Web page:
Travis Paulson of Eveleth, Minn., has been buying lower-priced prescription drugs from a mail-order pharmacy in Canada for years, but each shipment came with the risk of being seized by U.S. Customs because it’s illegal for Americans to import prescription medications.
That could change under a proposal announced Wednesday by the Trump administration.
States would be empowered to launch their own drug importation programs so long as they take steps to make sure the medicines are safe and that consumers would see a “significant reduction” in costs.
Although the proposal is in its early stages, the news was welcomed by some Minnesota advocacy groups that hope it will bring needed relief to patients struggling with high and rising drug prices.
“We have heard from our members for a long time that they are sick of paying the highest prescription drug prices in the world,” said Will Phillips, state director of AARP Minnesota. “Our research shows that across all parties and ideologies importation is widely supported.”
But others expressed dismay when they learned that some medications would be ineligible for importation, including insulin used to control diabetes. Insulin prices have soared in recent years, causing some diabetics to ration medicine or even seek out black market sources.
“It is disappointing that one proposal would totally exclude insulin,” said Nicole Smith-Holt, who has been advocating for affordable insulin since her son died two years ago. He had been rationing insulin because he couldn’t afford its high price.
Smith-Holt said the importation proposal should not sideline ongoing talks among Minnesota lawmakers to finish an emergency insulin access bill that could be considered during a special session this year.
“I am pleased that they are continuing to work on it, but the ultimate hurdle is who pays for it,” she said.
Insulin could be imported under part of the proposal announced Wednesday, but only if drug manufacturers agreed to allow reimportation of their own drugs from foreign countries. The prospect of that seemed unlikely as the industry’s leading trade group, PhRMA, called the proposal “dangerous.”
Paulson, who has diabetes, said it appeared unlikely that insulin importation would be made legal under the current proposals. “They haven’t proven that they can do the right thing,” he said of the drug industry.
Paulson prefers to drive to Canada, where he can get an insulin vial without a prescription for $27. Mail order, which he typically uses only if winter weather makes driving difficult, carries a price of $57, mostly because of shipping charges.
So far, all his shipments have come through unhindered. The Canadian pharmacy requires him to sign release forms acknowledging that he can’t get a refund if the package is seized by Customs and that he bears legal responsibility. But compared to the $150 co-payment that a vial would cost him in Minnesota, he has been willing to take the risk.
State importation programs also could not import controlled substances like narcotics, drugs that are injected intravenously or through infusions, and biological drugs, which include insulin and popular but pricey medications for rheumatoid arthritis.
Several states, including Florida and Vermont, have recently sought approval to begin importation programs.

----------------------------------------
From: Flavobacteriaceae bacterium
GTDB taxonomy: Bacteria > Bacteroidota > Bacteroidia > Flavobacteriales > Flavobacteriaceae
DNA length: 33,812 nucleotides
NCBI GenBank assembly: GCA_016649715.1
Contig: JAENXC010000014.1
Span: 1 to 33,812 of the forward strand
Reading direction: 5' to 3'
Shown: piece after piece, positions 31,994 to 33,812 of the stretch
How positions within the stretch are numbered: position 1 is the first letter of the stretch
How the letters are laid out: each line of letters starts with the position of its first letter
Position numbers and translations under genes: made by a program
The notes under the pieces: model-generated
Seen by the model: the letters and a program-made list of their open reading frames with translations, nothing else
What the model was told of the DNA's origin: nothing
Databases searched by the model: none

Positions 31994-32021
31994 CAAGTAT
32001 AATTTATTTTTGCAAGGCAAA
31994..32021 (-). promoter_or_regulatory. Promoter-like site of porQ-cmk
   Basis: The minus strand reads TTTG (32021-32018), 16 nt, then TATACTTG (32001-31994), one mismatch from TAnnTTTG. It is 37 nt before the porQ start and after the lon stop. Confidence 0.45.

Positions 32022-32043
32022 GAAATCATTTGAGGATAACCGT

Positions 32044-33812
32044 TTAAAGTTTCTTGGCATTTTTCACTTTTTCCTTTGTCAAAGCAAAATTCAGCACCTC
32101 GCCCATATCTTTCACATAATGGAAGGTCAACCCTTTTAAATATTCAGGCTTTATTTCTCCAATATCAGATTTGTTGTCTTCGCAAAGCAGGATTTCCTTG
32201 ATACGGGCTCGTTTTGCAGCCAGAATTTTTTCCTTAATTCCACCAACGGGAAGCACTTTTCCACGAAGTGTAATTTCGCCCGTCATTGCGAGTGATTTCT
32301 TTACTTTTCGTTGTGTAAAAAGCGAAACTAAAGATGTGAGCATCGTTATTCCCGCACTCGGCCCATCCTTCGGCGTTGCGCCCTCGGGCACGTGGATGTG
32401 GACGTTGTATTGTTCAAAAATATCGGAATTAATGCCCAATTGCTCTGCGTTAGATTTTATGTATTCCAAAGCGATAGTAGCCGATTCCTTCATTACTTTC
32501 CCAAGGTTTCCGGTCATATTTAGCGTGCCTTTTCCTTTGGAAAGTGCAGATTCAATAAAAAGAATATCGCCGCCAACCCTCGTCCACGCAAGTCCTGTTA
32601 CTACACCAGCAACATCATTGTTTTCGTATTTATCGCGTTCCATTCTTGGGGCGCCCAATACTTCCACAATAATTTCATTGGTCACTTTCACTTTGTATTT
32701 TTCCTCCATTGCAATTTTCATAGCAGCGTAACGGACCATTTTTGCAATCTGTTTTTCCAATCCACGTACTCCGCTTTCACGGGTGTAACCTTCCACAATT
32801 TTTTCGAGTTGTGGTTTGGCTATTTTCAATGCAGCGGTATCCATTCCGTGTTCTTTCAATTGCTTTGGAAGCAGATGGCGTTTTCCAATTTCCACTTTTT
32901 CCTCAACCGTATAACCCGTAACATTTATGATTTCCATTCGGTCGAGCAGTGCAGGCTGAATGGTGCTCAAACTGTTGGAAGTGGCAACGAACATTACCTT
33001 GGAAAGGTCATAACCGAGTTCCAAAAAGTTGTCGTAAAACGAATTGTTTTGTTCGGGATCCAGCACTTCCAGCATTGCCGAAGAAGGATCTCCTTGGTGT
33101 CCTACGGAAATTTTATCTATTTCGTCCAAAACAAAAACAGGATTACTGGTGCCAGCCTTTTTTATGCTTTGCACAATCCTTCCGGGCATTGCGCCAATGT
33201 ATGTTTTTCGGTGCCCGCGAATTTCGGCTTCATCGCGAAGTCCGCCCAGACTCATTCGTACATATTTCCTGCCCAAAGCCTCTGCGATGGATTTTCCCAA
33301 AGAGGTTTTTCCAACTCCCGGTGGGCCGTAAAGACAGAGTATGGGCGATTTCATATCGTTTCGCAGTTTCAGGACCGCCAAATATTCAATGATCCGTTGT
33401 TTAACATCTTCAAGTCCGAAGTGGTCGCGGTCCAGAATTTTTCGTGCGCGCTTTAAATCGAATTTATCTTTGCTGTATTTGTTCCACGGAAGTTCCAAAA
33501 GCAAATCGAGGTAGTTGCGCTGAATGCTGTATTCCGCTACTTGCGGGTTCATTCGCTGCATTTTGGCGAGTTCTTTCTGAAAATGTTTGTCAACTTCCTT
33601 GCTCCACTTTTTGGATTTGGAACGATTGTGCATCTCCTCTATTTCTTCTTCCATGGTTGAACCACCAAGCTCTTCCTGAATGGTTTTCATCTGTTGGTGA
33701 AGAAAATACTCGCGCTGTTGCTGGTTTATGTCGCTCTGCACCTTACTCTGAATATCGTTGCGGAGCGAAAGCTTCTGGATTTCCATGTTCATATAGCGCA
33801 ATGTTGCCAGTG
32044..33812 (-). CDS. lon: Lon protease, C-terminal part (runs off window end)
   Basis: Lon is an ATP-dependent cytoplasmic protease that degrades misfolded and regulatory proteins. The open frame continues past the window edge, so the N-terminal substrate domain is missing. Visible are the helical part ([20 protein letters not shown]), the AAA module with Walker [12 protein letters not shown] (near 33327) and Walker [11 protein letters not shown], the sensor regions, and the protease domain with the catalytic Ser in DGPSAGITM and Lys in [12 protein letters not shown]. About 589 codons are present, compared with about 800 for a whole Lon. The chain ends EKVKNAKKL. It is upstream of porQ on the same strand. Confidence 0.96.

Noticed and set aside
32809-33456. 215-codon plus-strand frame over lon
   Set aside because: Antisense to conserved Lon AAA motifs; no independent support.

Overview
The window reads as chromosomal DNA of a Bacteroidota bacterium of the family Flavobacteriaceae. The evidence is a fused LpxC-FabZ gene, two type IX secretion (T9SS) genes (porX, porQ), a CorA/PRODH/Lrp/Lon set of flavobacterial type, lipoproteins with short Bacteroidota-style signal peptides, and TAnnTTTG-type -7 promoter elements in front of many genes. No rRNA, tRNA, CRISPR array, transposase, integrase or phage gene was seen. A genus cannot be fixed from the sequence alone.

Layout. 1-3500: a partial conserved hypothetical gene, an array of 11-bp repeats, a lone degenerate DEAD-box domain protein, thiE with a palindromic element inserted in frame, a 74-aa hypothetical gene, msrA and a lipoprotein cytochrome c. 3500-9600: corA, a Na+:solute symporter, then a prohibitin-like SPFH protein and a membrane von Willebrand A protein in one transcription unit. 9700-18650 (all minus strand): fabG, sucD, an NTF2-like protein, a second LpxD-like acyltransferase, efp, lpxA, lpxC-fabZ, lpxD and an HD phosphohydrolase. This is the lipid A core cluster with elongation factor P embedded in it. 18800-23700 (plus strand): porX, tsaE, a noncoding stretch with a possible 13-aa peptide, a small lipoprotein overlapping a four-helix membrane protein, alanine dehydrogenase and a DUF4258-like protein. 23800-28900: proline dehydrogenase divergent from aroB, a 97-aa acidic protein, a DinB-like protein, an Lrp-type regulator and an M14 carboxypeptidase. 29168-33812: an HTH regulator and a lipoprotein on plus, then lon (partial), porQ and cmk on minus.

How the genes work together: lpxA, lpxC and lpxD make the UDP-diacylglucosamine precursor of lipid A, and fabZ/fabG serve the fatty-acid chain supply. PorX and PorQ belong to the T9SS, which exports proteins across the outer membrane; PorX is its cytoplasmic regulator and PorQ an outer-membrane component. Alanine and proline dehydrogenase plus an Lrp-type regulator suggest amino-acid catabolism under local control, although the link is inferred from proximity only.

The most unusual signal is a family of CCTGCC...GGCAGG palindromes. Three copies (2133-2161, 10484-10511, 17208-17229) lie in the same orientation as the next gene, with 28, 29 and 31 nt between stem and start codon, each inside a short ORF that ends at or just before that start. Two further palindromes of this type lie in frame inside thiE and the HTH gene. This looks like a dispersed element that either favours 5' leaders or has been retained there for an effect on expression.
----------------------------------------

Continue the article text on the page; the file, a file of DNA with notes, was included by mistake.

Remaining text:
Others, including Minnesota, operated successful programs in previous years despite warnings from the Food and Drug Administration (FDA).
“We did it anyway,” said Kevin Goodno, who was Minnesota Human Services commissioner in 2004 when the program was launched. Then Gov. Tim Pawlenty wanted to provide low-cost drug options to residents, including seniors, who at that time did not yet have a Medicare drug benefit.
State officials vetted several Canadian pharmacies to make sure their suppliers were legitimate and that they could handle the Minnesota business. They then set up a website that created a pipeline to two of the Canadian providers.
“It was more of a recognition that people were doing this anyway and we wanted to protect Minnesotans,” Goodno said.
The FDA warned Minnesota that its efforts were illegal but never intervened. After Medicare added drug coverage, the so-called Part D benefit, demand waned and the program was shut down in 2010 after facilitating 25,000 prescriptions at a savings of $1.7 million.
Prescription drug prices have already emerged as a 2020 campaign issue. They were a popular topic at the Democratic presidential debates, and the timing of the administration’s announcement fell in the middle of the Tuesday-Wednesday cycle of debates this week.
Democrats and Republicans in Congress have been debating legislation that would allow importation of drugs to obtain cheaper prices, in addition to other measures to try to rein in costs. But leading members of Congress have said that major proposals will not be fully prepared before September.
The Trump administration is said to be considering other health care policies as the 2020 campaign approaches, but several other White House proposals to lower drug prices have faltered recently, including efforts to force drug companies to list their prices on television ads.
Canadian officials have warned their U.S. counterparts that an American importation program could jeopardize their own supply of drugs, leading to potential shortages, according to a Reuters report in July. Others have said drug companies could limit their supplies to those countries or raise their prices in response to any new U.S. policy.
The New York Times contributed to this report.